Friday, March 11, 2011

YouChooseBayArea website launched

One of the projects that I've been working on over the past year, Envision Bay Area, has now produced a product, the YouChooseBayArea website, which allows users to play with different policy choices to produce a future scenario for growth in the region, and then see the results of these choices. It's all done up in an easy-to-use manner, with well-written text describing the implications of the choices and the collateral benefits (or damage) resulting. Metrics measured include fiscal impact, public health, GHG emissions, travel behavior, building energy and water consumption, and others.

The scenarios were run through the Rapid Fire model that I was instrumental in the process of building here at Calthorpe Associates. This model produced all of the quantitative results that you see on the website. This is the model that has also been used to produce the initial Results Report for the Vision California project.

Go check out the website. Let me know what you think!


Anonymous said...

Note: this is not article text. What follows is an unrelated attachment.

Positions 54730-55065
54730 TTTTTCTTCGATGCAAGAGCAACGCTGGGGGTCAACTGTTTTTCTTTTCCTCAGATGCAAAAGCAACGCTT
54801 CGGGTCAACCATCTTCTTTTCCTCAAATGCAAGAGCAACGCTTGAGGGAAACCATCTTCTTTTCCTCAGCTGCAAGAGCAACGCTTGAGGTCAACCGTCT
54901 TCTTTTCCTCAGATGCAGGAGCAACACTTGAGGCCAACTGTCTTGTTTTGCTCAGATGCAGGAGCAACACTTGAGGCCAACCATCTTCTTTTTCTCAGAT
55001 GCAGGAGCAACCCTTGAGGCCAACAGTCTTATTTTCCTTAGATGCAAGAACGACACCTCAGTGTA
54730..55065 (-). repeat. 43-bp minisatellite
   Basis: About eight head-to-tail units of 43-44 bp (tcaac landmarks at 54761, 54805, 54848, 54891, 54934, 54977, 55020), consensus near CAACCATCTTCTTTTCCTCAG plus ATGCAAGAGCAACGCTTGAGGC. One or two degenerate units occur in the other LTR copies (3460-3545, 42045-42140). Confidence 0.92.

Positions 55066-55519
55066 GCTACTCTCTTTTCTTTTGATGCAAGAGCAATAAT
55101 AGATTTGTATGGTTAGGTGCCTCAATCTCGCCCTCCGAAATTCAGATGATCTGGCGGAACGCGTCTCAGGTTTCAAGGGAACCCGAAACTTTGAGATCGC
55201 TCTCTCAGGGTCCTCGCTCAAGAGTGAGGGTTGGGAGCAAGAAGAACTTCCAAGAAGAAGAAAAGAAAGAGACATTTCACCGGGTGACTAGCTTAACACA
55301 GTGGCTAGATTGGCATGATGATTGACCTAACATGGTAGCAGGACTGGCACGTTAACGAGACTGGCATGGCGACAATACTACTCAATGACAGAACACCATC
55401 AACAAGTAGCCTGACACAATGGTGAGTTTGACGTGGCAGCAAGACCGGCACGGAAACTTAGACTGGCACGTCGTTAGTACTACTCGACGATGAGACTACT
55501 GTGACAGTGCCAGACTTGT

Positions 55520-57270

Very Cool! A great way for citizens to interact, and voice their opinion on the future of their city!
Paul said...

Bravo for long-term planning and sustainable growth, but don’t let the ink dry on those buy-sell agreements just yet.

A few key points to consider:

- The groups behind this development effort say we have a choice, but they present the most important choice as a simple assertion: Bay Area population will grow by 2.2 million people by 2035. Our roads, downtowns, parks, transit resources will all be more crowded.

- According to their website, in 2010 SVCF granted roughly $75,000 each to 16 organizations that advocate for building more housing, and for groups that go to public meetings to advocate for more residential construction.

- According to California law S.B. 375, Bay Area cities are forced to join this transit-based development effort in order to qualify for billions in Federal and regional transportation funding.

- Transit-based development, as defined by S.B. 375, provides a loophole used by real estate developers to avoid compliance with the California Environmental Quality Act (CEQA).

- We have 10 percent unemployment and a glut of vacant housing in the Bay Area. Building 900,000 more units and increasing the population by 33 percent will only increase job competition, strain resources and add congestion, while the few profit.

- And reducing our carbon emissions consistent with California law will be a pipe dream. Emissions will rise in direct proportion to our population increase. It’s that simple.